Investigating the use of innovative mobile pedagogies for school-aged students: A systematic literature review (2019)
The empirical evidence surrounding innovative technology-enhanced-learning practices in K-12 education is at best patchy. This study seeks to address this problem by investigating innovative mobile learning pedagogies for school-aged learners, including the extent to which these approaches may be disruptive to traditional school structures and practices. It adopts a rigorous Systematic Literature Review (SLR) methodology to interrogate this phenomenon, with fifty-seven high quality articles published between 2010 and 2017 meeting the stringent selection criteria. Content and thematic analysis showed low to medium degrees of innovation in most studies, with only 3 articles showing radically innovative, disruptive mobile learning practices. Illustrative examples are discussed across this ‘innovation spectrum’ and the notion of feasible innovation is proposed in the context of mobile learning in schools. The findings have implications for educators interested in designing and enacting effective innovative mobile learning practices, and researchers interested in the nature of innovation in mobile pedagogies.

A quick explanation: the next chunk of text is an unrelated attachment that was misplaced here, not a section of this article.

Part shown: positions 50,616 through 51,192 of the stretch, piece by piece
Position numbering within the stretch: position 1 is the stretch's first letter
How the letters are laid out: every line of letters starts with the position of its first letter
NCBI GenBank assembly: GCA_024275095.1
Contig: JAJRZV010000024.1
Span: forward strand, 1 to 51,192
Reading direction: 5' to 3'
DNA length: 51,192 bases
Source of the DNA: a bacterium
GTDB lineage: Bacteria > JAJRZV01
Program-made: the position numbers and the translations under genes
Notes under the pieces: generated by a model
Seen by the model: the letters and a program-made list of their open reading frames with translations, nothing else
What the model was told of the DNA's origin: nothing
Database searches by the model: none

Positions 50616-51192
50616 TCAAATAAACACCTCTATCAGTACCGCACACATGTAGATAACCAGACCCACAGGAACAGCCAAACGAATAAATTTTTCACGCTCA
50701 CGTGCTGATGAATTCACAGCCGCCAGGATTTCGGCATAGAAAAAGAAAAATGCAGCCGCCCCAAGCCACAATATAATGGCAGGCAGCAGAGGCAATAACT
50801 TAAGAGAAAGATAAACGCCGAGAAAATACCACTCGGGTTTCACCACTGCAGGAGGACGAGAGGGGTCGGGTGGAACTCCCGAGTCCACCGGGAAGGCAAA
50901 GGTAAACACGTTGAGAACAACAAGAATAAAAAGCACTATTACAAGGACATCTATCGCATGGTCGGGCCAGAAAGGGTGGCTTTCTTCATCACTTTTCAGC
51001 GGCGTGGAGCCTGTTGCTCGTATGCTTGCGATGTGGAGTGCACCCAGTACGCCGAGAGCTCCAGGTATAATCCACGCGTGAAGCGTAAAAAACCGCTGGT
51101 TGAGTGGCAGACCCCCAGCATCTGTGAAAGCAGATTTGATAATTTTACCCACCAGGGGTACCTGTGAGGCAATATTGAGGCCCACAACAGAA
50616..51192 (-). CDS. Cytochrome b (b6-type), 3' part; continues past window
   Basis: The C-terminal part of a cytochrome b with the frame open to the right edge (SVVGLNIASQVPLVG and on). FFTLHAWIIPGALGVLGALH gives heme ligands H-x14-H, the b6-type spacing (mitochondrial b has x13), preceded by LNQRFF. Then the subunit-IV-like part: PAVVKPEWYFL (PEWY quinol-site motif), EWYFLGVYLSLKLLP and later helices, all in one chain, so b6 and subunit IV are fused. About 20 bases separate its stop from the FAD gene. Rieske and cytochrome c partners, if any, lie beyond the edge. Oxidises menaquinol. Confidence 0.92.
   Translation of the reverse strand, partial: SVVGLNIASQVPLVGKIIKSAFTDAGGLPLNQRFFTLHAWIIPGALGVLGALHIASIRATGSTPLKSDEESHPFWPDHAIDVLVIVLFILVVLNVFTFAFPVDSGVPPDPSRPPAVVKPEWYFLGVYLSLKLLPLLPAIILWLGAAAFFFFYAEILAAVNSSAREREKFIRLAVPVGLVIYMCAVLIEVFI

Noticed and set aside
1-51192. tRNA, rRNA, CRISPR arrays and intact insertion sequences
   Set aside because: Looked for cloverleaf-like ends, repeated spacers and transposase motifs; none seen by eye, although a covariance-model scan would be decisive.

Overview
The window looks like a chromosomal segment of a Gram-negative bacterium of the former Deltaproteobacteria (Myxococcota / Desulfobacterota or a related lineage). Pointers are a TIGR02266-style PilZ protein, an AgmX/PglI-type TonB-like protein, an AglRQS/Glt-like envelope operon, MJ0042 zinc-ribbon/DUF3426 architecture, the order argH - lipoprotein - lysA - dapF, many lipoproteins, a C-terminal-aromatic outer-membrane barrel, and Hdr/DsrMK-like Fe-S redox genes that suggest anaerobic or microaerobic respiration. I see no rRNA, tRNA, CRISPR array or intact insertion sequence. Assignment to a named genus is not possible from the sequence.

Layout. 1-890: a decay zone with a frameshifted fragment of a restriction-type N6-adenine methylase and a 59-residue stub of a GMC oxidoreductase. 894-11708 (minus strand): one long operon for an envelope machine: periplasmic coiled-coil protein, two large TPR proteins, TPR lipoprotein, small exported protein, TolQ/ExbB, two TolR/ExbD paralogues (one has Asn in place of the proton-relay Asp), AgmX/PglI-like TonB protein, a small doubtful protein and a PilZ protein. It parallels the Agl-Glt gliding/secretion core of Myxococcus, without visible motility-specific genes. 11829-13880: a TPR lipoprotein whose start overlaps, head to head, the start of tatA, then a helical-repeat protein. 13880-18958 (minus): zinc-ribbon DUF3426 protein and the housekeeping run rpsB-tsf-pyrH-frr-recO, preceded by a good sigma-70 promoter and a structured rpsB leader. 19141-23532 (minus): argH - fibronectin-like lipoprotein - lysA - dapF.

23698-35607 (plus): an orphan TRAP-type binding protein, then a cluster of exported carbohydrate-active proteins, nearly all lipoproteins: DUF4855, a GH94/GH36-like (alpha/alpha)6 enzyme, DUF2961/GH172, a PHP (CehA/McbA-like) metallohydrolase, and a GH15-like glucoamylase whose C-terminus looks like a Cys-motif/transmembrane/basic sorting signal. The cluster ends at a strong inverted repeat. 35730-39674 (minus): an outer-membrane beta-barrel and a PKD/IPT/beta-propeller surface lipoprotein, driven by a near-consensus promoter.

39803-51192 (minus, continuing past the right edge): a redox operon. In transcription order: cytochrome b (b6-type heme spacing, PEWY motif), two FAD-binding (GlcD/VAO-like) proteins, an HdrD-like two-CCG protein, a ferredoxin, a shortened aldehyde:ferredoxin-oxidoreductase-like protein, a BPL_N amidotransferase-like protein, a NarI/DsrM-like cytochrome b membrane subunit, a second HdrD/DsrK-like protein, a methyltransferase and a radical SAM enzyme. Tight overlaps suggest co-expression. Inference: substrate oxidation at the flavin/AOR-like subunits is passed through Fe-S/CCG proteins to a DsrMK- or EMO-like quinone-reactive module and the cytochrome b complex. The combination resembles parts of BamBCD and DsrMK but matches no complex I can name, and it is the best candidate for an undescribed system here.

As mobile technologies become more multi-faceted and ubiquitous in society, educational researchers are investigating the use of these technologies in education. A growing body of evidence shows that traditional pedagogies still dominate the educational field and are misaligned with the diverse learning opportunities offered by use of mobile technologies. There is an imperative to question those traditional notions of education, including how, where and when teaching and learning are enacted; and to explore the possible mediating roles
of new mobile technologies. New smart pedagogies, which embrace the affordances offered by mobile technologies, have the potential to disrupt notions of schooling. In this chapter, we examine the nature of smart pedagogies and their intersection with mobile pedagogies. We
unpack notions of innovation and disruption. We then discuss smart mobile learning activities for school students identified from a Systematic Literature Review, together with the pedagogical principles underpinning
them. We argue to encourage smart pedagogies, teacher educators should support teachers to implement ‘feasible disruptions’. Consequently, implications for teacher education are explored.